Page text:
UBC Theses and Dissertations
Linear clustering with application to single nucleotide polymorphism genotyping Yan, Guohua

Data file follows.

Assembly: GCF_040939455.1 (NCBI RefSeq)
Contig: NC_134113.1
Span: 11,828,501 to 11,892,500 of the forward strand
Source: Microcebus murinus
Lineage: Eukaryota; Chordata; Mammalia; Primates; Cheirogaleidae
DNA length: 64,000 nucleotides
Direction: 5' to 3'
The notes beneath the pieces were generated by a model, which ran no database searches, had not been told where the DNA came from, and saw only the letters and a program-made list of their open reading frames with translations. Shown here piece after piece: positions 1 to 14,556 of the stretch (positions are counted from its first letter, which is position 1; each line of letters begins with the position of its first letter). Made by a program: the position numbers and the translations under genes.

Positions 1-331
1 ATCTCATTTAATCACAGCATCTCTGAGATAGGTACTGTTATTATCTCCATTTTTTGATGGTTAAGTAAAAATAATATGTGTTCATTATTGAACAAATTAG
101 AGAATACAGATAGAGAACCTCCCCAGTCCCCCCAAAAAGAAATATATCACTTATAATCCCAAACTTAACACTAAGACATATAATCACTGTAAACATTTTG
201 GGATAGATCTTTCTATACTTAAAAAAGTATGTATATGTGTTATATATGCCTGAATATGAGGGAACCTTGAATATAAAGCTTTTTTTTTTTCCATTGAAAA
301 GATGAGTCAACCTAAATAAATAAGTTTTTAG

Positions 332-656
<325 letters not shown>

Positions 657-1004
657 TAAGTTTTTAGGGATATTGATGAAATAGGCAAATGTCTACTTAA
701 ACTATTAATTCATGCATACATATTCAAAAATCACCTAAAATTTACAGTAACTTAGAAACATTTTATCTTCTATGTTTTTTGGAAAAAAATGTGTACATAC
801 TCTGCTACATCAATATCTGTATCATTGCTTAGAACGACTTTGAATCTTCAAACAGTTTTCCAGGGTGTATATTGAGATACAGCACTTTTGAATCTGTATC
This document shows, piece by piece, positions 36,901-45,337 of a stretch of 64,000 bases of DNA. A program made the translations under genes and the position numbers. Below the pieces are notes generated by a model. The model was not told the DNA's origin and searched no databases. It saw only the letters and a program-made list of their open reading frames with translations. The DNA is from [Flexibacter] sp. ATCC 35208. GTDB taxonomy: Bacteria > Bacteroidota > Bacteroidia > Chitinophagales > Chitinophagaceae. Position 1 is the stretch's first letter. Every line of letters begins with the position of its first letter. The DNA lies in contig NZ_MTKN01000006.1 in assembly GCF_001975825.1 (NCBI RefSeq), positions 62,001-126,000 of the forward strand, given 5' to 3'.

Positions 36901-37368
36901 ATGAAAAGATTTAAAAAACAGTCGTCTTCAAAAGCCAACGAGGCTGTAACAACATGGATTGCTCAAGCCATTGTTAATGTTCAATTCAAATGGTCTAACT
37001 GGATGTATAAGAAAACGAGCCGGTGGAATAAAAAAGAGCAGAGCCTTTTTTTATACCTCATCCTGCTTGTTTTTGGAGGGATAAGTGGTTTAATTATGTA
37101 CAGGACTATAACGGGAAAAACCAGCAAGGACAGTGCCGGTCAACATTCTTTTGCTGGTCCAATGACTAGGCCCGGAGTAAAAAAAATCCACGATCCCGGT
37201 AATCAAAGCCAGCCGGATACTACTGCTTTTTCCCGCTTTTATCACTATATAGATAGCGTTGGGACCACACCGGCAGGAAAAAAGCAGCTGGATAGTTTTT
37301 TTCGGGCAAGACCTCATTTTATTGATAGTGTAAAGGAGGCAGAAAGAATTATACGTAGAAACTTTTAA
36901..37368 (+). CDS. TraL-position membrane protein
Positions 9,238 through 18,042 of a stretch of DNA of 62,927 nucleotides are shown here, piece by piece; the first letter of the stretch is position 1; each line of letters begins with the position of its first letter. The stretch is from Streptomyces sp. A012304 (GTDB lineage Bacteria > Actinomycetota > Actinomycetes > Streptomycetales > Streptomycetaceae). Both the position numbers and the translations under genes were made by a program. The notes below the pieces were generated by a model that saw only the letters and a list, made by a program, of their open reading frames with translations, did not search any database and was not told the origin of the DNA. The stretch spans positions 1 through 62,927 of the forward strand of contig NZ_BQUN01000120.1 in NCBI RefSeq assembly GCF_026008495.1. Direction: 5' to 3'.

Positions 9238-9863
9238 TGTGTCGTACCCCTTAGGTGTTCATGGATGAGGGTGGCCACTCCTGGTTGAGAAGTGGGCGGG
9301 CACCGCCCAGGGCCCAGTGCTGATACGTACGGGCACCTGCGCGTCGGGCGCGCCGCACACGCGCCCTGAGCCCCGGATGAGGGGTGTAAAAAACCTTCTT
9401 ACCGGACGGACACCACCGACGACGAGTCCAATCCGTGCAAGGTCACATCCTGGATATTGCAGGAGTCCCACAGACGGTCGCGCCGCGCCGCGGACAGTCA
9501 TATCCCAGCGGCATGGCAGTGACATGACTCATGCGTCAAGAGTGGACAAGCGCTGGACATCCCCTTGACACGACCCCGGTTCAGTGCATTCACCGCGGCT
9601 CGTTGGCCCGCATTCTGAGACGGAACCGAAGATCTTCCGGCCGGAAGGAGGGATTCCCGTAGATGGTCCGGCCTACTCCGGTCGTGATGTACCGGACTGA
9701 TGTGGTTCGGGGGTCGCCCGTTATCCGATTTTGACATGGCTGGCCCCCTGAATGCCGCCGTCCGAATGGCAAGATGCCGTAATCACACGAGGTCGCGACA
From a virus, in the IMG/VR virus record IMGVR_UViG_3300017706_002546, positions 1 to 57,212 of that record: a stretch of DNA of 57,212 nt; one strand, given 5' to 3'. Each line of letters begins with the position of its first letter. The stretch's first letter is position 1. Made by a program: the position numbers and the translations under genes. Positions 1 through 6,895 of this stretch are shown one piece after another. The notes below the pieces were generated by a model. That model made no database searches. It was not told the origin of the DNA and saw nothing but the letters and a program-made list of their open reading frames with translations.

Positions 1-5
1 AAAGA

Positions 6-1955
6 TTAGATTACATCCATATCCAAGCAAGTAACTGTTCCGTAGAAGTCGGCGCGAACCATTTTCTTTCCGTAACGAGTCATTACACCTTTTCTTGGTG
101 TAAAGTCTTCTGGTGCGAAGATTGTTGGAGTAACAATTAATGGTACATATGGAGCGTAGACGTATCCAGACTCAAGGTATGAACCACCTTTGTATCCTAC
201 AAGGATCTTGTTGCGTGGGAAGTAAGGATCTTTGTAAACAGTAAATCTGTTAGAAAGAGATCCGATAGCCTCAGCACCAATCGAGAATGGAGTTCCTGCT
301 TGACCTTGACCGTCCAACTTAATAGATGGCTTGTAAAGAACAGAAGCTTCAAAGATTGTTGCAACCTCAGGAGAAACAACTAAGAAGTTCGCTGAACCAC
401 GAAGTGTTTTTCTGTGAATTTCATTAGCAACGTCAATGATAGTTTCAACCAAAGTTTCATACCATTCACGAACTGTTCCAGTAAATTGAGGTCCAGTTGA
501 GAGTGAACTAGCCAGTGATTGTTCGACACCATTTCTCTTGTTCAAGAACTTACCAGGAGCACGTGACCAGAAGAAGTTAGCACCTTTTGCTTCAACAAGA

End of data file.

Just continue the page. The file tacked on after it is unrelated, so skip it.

Single nucleotide polymorphisms (SNPs) have been increasingly popular for a wide range of genetic studies. A high-throughput genotyping technologies usually involves a statistical genotype calling algorithm. Most calling algorithms in the literature, using methods such as k-means and mixturemodels, rely on elliptical structures of the genotyping data; they may fail when the minor allele homozygous cluster is small or absent, or when the data have extreme tails or linear patterns. We propose an automatic genotype calling algorithm by further developing a linear grouping algorithm (Van Aelst et al., 2006). The proposed algorithm clusters unnormalized data points around lines as against around centroids. In addition, we associate a quality value, silhouette width, with each DNA sample and a whole plate as well. This algorithm shows promise for genotyping data generated from TaqMan technology (Applied Biosystems). A key feature of the proposed algorithm is that it applies to unnormalized fluorescent signals when the TaqMan SNP assay is used. The algorithm could also be potentially adapted to other fluorescence-based SNP genotyping technologies such as Invader Assay. Motivated by the SNP genotyping problem, we propose a partial likelihood approach to linear clustering which explores potential linear clusters in a data set. Instead of fully modelling the data, we assume only the signed orthogonal distance from each data point to a hyperplane is normally distributed. Its relationships with several existing clustering methods are discussed. Some existing methods to determine the number of components in a data set are adapted to this linear clustering setting. Several simulated and real data sets are analyzed for comparison and illustration purpose. We also investigate some asymptotic properties of the partial likelihood approach. A Bayesian version of this methodology is helpful if some clusters are sparse but there is strong prior information about their approximate locations or properties. We propose a Bayesian hierarchical approach which is particularly appropriate for identifying sparse linear clusters. We show that the sparse cluster in SNP genotyping datasets can be successfully identified after a careful specification of the prior distributions.
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